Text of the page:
In case you’re curious to sift through the files from your iPhone backups, try using a new app called iPhone / iPod Touch Backup Extractor. It’s Leopard only.
Tag Archives: Leopard
When I decided I wanted to get a better handle on my finances, I looked online for alternatives to Quicken. I had used it in the past and found it to be a) not mac-like enough and b) total overkill for what I need.
My research into a new finance app uncovered a trend. There seemed to be a whole new wave of personal finance apps taking full advantage of Leopard and lots of other neat things.
I bet on Cha-Ching by Midnight Apps. For some reason, I felt like this app would eventually cover all my bases despite being a little low on the feature-side at initial launch.
I was right. Ars Technica has news about v2 and it sounds like they’re including all of the right features (a new transaction importer that will bring Smart Import Rules and auto-tagging) and then some:
Midnight Apps just got in touch to let us know that an iPhone client is on its way, complete with syncing to and from the Cha-Ching 2.0 desktop client. Exact syncing details are still being worked out (WiFi is a possibility, so is iDisk/WebDAV like OmniFocus for iPhone), but you can probably look for the Cha-Ching iPhone client when version 2 lands.
I personally can’t wait for this iPhone client as mentioned in a previous post. This one thing will help me become more aware of my finances on a daily basis instead of the once a month importing of bank statements.
Every dock icon automatically gets a cast shadow that is in perspective with the dock when it’s positioned at the bottom of the screen. But hang on. I just noticed something kinda weird. They also have a drop shadow that is projected behind them so they stand out from the background. Is someone going a little nutty with Photoshop here?
I mean, now there’s a reflection of the icon, a cast perspective shadow, a drop shadow from the front, and the see through quality of the shelf?
Leopard is coming and Apple has done a nice job adding the new QuickLook functionality in the Finder.
Now you can drag any item that is showing in the CoverFlow view to a folder or disk or whatever. That’s not new because iTunes lets you do the same thing (not that I ever tried it until I began writing this post). Here’s what it looks like in iTunes:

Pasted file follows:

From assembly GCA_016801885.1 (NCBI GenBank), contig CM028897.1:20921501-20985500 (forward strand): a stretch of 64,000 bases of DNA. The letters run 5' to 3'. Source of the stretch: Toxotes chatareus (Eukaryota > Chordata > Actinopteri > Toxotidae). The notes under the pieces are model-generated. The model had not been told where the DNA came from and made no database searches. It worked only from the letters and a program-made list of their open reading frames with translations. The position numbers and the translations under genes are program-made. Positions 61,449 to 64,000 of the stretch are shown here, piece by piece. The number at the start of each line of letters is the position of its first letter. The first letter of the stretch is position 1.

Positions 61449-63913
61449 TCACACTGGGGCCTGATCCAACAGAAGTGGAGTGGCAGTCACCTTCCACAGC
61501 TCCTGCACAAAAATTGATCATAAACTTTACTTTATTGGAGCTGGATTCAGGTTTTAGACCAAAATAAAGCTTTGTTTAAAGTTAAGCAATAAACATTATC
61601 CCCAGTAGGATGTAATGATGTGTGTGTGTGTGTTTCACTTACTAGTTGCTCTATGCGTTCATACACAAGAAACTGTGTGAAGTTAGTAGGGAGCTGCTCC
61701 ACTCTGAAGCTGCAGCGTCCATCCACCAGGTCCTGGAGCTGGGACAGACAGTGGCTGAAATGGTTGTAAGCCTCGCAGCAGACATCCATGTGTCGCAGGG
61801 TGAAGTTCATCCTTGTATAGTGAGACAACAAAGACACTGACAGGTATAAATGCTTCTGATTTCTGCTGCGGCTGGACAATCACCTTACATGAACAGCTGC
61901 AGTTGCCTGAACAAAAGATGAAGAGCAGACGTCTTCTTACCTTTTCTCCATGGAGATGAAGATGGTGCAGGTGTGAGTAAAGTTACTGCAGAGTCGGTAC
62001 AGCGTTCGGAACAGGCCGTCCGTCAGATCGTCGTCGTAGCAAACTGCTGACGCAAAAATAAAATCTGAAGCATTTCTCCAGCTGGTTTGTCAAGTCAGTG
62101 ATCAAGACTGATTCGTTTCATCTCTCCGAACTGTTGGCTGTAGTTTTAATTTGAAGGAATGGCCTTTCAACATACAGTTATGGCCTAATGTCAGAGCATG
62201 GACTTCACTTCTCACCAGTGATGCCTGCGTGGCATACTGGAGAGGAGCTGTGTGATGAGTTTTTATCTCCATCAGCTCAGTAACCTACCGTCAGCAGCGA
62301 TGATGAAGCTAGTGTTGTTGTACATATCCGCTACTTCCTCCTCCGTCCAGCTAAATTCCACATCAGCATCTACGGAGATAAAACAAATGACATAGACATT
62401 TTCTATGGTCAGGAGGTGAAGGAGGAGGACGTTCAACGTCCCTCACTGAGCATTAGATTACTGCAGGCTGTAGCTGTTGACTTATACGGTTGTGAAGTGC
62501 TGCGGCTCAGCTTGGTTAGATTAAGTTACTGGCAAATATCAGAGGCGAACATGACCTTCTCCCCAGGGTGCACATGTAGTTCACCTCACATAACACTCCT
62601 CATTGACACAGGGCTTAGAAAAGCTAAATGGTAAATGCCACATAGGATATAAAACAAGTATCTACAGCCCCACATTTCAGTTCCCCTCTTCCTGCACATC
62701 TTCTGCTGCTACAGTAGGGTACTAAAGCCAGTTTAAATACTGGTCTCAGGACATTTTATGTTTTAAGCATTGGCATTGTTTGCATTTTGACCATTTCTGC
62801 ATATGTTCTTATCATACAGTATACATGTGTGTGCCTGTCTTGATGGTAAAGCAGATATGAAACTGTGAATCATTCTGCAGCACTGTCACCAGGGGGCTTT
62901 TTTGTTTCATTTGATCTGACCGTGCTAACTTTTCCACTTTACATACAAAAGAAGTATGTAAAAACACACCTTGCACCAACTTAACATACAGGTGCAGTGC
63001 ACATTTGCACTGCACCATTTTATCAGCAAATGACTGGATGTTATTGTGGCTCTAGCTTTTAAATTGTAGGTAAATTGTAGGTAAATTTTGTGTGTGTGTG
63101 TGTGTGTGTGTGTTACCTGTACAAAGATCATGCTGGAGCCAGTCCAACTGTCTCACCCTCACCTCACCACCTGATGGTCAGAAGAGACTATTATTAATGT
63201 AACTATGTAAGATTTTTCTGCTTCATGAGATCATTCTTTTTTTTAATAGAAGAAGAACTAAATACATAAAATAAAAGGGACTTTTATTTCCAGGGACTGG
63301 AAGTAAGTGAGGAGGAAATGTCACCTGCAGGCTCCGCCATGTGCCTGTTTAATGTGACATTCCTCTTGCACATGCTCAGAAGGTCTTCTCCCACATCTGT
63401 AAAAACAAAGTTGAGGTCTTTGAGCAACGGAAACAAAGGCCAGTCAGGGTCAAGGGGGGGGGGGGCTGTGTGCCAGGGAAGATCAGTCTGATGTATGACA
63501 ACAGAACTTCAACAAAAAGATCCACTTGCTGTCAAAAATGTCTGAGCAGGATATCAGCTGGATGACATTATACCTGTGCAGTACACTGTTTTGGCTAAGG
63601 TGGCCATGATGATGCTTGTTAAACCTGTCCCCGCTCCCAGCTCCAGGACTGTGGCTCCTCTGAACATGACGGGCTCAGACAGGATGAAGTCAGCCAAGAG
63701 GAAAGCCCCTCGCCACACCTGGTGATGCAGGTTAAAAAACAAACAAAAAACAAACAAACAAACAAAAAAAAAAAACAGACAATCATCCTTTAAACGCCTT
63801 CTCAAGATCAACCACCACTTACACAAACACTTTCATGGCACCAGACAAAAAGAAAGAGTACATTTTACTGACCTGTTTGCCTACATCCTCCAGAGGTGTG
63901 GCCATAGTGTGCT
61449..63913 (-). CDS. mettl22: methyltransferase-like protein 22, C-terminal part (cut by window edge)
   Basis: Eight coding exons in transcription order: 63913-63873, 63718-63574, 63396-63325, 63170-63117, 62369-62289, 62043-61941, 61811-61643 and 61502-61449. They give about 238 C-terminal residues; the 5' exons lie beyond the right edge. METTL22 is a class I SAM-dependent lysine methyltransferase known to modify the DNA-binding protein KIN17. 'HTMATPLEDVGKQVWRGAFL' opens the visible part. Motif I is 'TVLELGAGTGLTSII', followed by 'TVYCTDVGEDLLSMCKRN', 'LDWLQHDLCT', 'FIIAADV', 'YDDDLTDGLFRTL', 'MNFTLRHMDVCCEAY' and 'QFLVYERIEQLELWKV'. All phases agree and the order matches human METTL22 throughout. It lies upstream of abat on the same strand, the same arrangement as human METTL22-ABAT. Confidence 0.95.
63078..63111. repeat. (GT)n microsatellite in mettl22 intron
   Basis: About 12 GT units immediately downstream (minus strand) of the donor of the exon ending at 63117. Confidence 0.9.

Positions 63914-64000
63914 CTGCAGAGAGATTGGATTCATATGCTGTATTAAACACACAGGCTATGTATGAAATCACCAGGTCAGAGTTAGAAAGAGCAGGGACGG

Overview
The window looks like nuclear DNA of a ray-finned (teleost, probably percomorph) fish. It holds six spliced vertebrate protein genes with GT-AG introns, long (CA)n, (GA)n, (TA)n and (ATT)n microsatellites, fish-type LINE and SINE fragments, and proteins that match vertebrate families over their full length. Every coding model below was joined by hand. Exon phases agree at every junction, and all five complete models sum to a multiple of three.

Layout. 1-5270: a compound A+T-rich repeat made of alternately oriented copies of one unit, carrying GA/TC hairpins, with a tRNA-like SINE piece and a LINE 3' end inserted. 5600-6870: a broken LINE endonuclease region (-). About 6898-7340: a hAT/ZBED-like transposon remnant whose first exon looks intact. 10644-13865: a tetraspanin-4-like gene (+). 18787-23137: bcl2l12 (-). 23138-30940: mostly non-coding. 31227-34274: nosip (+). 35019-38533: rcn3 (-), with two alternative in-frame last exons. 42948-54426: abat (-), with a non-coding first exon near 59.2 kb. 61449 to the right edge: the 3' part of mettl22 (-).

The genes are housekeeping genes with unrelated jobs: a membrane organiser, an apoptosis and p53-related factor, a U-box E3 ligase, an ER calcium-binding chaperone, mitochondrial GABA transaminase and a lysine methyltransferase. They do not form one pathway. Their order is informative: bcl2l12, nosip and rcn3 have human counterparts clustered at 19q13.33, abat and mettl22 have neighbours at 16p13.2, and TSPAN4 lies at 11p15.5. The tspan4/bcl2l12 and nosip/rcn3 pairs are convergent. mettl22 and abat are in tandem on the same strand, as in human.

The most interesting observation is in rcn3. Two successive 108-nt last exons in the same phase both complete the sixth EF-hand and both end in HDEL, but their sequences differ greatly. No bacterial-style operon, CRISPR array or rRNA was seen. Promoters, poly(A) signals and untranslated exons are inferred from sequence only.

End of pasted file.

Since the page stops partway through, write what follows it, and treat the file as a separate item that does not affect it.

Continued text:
Let’s compare that to the new Finder’s implementation as shown in the new Leopard tour video:
I find it very hard to read the text in the window’s sidebar, don’t you? I mean, obviously the code is simply following its own rules, but wouldn’t you agree that the Finder UI team should reconsider this one and replace the dragged object with a representation of the object at a smaller scale? Forget about a generic icon. Just make the thing animate to a smaller size when you start the drag so the application window behind the object isn’t blown out in the process.
I know, it’s nutty. I’ve never had a personal cell phone before this. There’s no point in me writing up a review since there are literally hundreds if you search Google News or do virtually any blog.
I went to the Twelve Oaks Apple store in Novi, walked to the back display unit, futzed around with it for about 2 minutes then walked over to the register and bought it. No waiting in line. No camping. All the hype around this device made me think I’d have a poor store experience but it was great.
What I will say about the device is this. I think it’s Insanely Great™ and wouldn’t trade it for anything. I’m anxiously awaiting news of someone finding a way to install 3rd party apps on it. Even a way to just move data back and forth without having to use iTunes.
The Google Maps feature is something I desperately need because I ALWAYS get lost when traveling. I have no sense of direction and am tired of being late or lost whenever I leave the house. The new UI gestures like pinching and flinging really make sense with this app.
I do wish the built-in Mail app was a little more sophisticated by having a built-in spam filter, ability to mass delete messages, and faster navigation between accounts. I don’t like having to climb all the way back to the main menu to jump to another account that has new messages. I think the bottom nav bar could be an easy place to provide these functions since now they’re kinda bare and static except for the “checking for messages” text.
The iPod is really really fun to use as are many of the other things that involve flinging or flipping or throwing. The extra steps it takes to accomplish tasks seems offset due to the fun factor of the UI.
I would also like to see AOL’s IM built in as well as a Keynote Player and a way to connect the device to a projector via the dock/usb cable. Maybe an adapter is in the works. If Leopard had been introduced on time, I bet the Keynote app would have been included as part of the refreshed iWork suite. If Apple can find a way for users to upload or sync Keynote presentations to the iPhone and allow it to power a projector, I’d be really blown away.
Finally, I would love to see Apple publish at least, a developer guide for creating Safari webapps and post it somewhere around here.
Next on the agenda is a case for the iPhone. I will DIE if it gets wrecked. This one looks to be quite durable and even makes the iPhone resemble a Newton.
An enterprising developer hacked together a cool widget for your Mac dashboard. It’s called Dash Clipping. Why wait for Leopard when this does the same thing.
You know, the one thing that would be a beautiful Christmas present to Mac users would be a totally new Finder as one of their top secret features. So many people have piled on the damn thing, people have written apps to replace it, and with all the pretty eye candy we all know Apple’s user base loves to see, please Apple, just put some effort into the Finder and get it to the point where even Computerworld won’t cite it as 6 of the top 15 things Leopard needs to change.